BARKERS and CLASS:

    Folks, step on up
    Please come on in
    Oooh your skin will crawl and heads will spin.

    You won't believe
    The stuff one sees
    In the Tent of Civic Mysteries.
    In the Tent of Civic Mysteries.

    Folks, step on up
    Now don't be shy
    Give a civics lesson one more try.

    There are no tests
    No calories
    In the Tent of Civic Mysteries.
    In the Tent of Civic Mysteries.

    The Constitution -- gotta love it
    But there're mysteries galore:
    Why two Houses?
    Why amendments?
    What's the electoral college for?

    BARKER #2 (spoken): Who knows?

    CLASS (shouts): It's a mystery!

    CLASS:

    It's just five bucks
    From each of you
    'Cause the Bill of Rights is overdue.

    There're hanging chads
    And absentees
    In the Tent of Civic Mysteries.
    In the Tent of Civic Mysteries.

    The Constitution -- gotta love it
    Still it really caused a flap:
    Who got checked and
    Who got balanced?
    Who knew Hamilton could rap?

    ALEXANDER HAMILTON (steps to front, rapping):

    I was schooled in a duel with a hooligan
    It's my time I can rhyme and I'm cool again.

    CLASS:

    Folks, step on up
    Please come on in
    Oooh your skin will crawl and heads will spin.

    You won't believe
    The stuff one sees
    In the Tent of Civic Mysteries.
    In the Tent of Civic Mysteries.

    (CLASS exits or sits down. BARKERS remain.)

    BARKER #3 (to audience): We've got it all here, folks. Mysteries galore!

    BARKER #2 (to other BARKERS): Can we show them the Electoral College?

    BARKER #1: No, not now. It could scare them away. Let's start with something gentle.

    BARKER #3: How about the two houses of Congress?

    ABRAHAM LINCOLN (entering quickly): Did someone say house?
    (with rhetorical flourish)
    A house divided against itself cannot stand!
    (HE looks proud.)

    BARKER #2 (to the others): What's Abraham Lincoln doing here?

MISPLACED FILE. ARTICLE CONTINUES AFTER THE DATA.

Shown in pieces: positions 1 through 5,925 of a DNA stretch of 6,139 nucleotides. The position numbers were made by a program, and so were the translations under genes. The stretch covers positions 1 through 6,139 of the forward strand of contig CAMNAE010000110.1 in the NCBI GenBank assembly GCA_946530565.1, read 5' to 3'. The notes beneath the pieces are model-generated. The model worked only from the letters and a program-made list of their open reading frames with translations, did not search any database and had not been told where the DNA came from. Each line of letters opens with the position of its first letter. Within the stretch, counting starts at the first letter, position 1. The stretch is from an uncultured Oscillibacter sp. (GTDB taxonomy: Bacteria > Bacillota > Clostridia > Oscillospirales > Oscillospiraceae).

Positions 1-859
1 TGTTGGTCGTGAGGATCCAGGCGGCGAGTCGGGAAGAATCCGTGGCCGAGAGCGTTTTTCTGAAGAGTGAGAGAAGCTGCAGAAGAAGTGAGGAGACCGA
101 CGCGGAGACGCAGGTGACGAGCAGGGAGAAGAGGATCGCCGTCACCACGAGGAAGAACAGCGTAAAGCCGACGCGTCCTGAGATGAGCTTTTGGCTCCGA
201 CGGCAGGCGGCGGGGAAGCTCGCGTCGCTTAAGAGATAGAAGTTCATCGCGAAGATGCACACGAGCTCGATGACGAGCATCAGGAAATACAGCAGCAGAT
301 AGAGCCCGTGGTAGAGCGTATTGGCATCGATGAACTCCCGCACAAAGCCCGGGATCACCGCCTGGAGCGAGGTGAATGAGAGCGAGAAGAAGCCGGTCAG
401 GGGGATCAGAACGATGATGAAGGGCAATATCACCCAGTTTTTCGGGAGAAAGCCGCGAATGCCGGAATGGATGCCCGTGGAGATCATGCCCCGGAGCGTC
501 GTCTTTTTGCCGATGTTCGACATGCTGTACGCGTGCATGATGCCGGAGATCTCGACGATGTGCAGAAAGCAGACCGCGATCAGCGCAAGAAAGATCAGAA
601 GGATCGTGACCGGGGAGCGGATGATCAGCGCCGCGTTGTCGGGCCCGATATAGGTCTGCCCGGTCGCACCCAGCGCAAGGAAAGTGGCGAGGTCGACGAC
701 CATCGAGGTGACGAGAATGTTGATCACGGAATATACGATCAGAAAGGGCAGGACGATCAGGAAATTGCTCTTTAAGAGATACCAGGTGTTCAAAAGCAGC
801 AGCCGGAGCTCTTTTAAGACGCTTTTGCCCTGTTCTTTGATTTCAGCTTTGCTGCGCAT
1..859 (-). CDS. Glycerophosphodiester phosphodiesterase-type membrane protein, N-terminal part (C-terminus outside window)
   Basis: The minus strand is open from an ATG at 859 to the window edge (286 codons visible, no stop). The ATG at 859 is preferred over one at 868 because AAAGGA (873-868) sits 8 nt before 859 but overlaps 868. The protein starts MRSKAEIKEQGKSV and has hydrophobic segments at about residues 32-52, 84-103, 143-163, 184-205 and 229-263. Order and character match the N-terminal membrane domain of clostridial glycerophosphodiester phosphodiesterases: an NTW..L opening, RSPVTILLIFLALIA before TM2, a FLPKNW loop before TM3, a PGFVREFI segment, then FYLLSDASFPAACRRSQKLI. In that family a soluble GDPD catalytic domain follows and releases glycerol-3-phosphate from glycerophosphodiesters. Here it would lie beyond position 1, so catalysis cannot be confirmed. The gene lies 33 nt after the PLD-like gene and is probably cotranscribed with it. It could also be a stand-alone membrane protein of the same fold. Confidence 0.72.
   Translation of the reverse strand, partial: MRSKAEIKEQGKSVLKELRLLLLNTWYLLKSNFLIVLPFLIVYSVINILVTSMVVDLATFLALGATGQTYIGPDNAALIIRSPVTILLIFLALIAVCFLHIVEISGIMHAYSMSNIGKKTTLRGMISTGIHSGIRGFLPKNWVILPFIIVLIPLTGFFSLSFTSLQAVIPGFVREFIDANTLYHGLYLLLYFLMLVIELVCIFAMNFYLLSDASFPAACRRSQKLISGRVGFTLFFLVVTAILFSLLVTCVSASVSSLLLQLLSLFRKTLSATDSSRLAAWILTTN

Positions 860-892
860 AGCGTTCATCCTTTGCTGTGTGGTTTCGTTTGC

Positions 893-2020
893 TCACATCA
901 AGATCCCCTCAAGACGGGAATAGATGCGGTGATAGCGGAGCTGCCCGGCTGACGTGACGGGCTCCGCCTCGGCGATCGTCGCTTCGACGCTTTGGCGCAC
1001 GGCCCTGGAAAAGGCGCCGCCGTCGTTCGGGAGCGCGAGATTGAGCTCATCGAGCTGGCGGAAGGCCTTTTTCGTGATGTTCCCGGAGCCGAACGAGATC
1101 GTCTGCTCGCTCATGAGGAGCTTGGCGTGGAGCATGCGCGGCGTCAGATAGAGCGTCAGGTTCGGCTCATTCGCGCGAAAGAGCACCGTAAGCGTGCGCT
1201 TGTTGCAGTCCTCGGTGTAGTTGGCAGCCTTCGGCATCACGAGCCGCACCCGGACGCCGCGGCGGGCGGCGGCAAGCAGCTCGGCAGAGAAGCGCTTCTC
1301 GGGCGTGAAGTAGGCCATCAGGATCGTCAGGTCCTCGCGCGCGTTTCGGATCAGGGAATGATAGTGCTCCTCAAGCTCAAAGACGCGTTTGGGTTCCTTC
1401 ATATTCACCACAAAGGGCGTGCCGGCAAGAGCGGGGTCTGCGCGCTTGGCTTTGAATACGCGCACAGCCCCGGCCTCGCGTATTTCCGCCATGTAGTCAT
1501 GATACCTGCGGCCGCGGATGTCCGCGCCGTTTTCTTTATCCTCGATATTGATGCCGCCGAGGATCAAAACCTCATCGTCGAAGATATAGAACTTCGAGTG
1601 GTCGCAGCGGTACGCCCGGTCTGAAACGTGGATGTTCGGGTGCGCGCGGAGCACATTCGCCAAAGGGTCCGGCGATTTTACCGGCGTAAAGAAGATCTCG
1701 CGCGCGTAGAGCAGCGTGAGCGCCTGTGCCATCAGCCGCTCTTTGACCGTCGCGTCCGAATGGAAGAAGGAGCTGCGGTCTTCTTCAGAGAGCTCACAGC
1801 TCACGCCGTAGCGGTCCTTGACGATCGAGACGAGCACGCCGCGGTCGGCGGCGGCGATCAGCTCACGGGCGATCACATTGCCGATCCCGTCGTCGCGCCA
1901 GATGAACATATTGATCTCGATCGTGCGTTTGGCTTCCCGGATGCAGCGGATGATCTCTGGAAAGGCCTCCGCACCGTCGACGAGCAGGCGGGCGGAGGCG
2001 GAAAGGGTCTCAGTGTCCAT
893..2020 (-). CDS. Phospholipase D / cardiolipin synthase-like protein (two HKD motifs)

BARKER #3 (to LINCOLN): No, Abe. We're talking about the Constitutional Convention in 1787. You haven't been born yet.

    LINCOLN: Oh. Sorry. Wrong house. I must have gotten lost.
    (holds out piece of paper)
    I'm looking for this address.

    BARKER #1: Let me see.
    (takes paper, looks at it)
    Oh. That's in Pennsylvania.
    (points)
    That way.

    LINCOLN: Excellent. Much obliged.
    (tips his top hat, exits)

    BARKER #2: Where is he going?

    BARKER #1: Some place in Gettysburg.

    BARKER #3: So you mean...

    BARKER #1: That's right:

    ALL THREE: It was the Gettysburg address.

    BARKER #1: That one never gets old.

    BARKER #3: Now back to our first mystery: Why do we have two houses of Congress?

    BARKER #2: Maybe they use one as a vacation rental.

    BARKER #3: No, I mean why a Senate and a House of Representatives?

    BARKER #1: Let's go into the tent and find out. I can hear delegates James Wilson of Pennsylvania and Luther Martin of Maryland arguing about it from here.

    (THEY exit. WILSON and MARTIN enter, each with a FOLLOWER.)

    MARTIN: Now look here, Mr. Wilson. We have already decided on a House of Representatives. The number of representatives from each state will be proportional to the population.

    WILSON: As it should be, Mr. Martin! The more people, the more representatives.

    WILSON FOLLOWER: Absolutely right!

    MARTIN: But if the number of senators is determined the same way, those of us in the smaller states will always be outvoted in BOTH houses.

    MARTIN FOLLOWER: A travesty!

    WILSON: It's only fair. Pennsylvania has six times the population of your tiny little Delaware.

    MARTIN: Don't you call us tiny.

    (MARTIN FOLLOWER is outraged, and "puts up dukes" in parody of old-fashioned fighting. As the exchange goes on, WILSON FOLLOWER similarly takes boxing stand -- neither ever comes close to throwing an actual punch.)

    WILSON: How about...puny?

    MARTIN: You stop that.

    WILSON: Picayune?

    MARTIN: I'm warning you!

    WILSON: Teensy-weensy?

    MARTIN: You are testing my patience, Mr. Wilson. You will never get this Constitution approved by the delegates, much less nine of the thirteen states, if we less sizeable states do not get equal representation in at least one house of Congress.

    WILSON: Then what do you propose?

    MARTIN: I propose that, in the Senate, each state have the SAME number of representatives. Maybe two from every state.